The film remains a hypnotic yet foreboding look at how the proliferation of images and media technology affect the mind.
Criterion’s release of Beineix’s epic erotic drama recovers the sumptuousness and precision of its images.
Throughout, the filmmakers occlude the most fascinating and potentially powerful elements of Jean Seberg’s history.
There isn’t anything in the bleeding-heart positions espoused by Jorge Bergoglio that complicates Pope Francis’s public persona.
Its performatively extreme imagery thinly masks a rather banal view of male subjectivity and inner conflict.
Think Michael Mann’s Heat but in East Africa and with real-world stakes.
Criterion’s release captures the icy-hot intensity and meticulous beauty of Pawlikowski’s shamelessly grandiose romance.
Woke Disney, trying to navigate a tricky representational path, steps all over itself throughout.
An airport novel of a movie, Bill Condon’s The Good Liar is efficient and consumable, if a bit hollow.
This stylish and visually intelligent thriller has been preserved beautifully by Kino Lorber.
There’s a lack of concreteness about the story and characters that render its reiteration of Christmas lessons utterly toothless.
Matthew Barney re-instills nature with some of the mystic aura that modernity has robbed it of.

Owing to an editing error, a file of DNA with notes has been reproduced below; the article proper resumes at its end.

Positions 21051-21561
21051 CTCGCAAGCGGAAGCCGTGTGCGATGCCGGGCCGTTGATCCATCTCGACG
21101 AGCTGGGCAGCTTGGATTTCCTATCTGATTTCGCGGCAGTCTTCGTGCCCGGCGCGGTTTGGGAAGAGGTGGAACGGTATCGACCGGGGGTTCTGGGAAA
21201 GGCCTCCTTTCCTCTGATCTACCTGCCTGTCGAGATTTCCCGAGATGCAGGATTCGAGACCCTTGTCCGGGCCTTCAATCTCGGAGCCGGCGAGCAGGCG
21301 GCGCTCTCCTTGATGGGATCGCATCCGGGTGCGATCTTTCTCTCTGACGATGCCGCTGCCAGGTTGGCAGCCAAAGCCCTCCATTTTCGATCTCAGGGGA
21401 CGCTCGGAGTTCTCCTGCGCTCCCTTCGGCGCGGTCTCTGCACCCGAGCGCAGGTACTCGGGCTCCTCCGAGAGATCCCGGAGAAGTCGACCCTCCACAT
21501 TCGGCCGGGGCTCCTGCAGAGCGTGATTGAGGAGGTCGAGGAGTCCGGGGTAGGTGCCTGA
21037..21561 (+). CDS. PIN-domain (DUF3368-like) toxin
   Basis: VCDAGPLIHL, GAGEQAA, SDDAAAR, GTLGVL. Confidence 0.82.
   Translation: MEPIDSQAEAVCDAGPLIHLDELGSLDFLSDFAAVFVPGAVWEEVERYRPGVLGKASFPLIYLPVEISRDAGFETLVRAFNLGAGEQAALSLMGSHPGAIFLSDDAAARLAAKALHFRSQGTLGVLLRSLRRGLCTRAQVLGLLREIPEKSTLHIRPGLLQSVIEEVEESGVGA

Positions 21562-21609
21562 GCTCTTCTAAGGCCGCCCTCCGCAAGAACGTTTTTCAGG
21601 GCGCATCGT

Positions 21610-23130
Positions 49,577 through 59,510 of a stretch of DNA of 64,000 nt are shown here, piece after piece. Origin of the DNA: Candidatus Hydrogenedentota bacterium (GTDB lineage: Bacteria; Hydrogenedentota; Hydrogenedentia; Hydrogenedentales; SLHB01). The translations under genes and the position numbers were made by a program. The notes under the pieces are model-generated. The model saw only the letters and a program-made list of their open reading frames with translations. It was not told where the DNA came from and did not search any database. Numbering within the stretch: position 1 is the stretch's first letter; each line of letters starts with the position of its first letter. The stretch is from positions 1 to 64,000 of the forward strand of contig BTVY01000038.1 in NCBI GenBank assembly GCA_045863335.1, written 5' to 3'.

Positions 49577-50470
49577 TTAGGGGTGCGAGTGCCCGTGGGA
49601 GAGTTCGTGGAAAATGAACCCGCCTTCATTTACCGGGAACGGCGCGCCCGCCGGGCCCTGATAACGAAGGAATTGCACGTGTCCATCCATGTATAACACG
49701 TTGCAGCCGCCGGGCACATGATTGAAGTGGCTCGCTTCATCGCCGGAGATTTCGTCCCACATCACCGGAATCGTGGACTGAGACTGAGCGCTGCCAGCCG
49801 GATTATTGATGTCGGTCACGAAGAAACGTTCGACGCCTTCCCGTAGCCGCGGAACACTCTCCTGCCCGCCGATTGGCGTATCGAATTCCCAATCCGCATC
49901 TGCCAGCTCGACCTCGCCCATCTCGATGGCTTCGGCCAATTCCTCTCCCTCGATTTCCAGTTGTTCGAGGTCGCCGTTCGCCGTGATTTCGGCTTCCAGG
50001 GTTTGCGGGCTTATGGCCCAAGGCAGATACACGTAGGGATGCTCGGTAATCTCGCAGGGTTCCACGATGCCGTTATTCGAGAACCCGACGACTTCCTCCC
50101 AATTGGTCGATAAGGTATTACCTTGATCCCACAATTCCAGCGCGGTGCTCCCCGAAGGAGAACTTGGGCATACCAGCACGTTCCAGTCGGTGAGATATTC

Like a traumatized psyche, it remains uncomfortably stuck in the past, replaying familiar events in an effort to empty them of terror.
The film feels rather like listening to the arsonist calmly explain why he set the fire as we continue to watch it rage.
The film image opens a space for both a reckoning with the old and the creation of the new.
This battlefront thriller has a clearer moral sense than other cinematic attempts to cope with the War on Terror.
The film's command of action defuses concerns about whether it offers a thorough social critique.
In transforming folk metaphors into utilitarian attributes of an action hero, Disney exposes the emptiness of their product.
Pixar’s superfluous but characteristically touching epilogue for its flagship franchise gets an equally fond send-off on home video.
Its depiction of the perpetual terror of living in a war zone will stick with viewers long after The Cave's doctors have left Ghouta.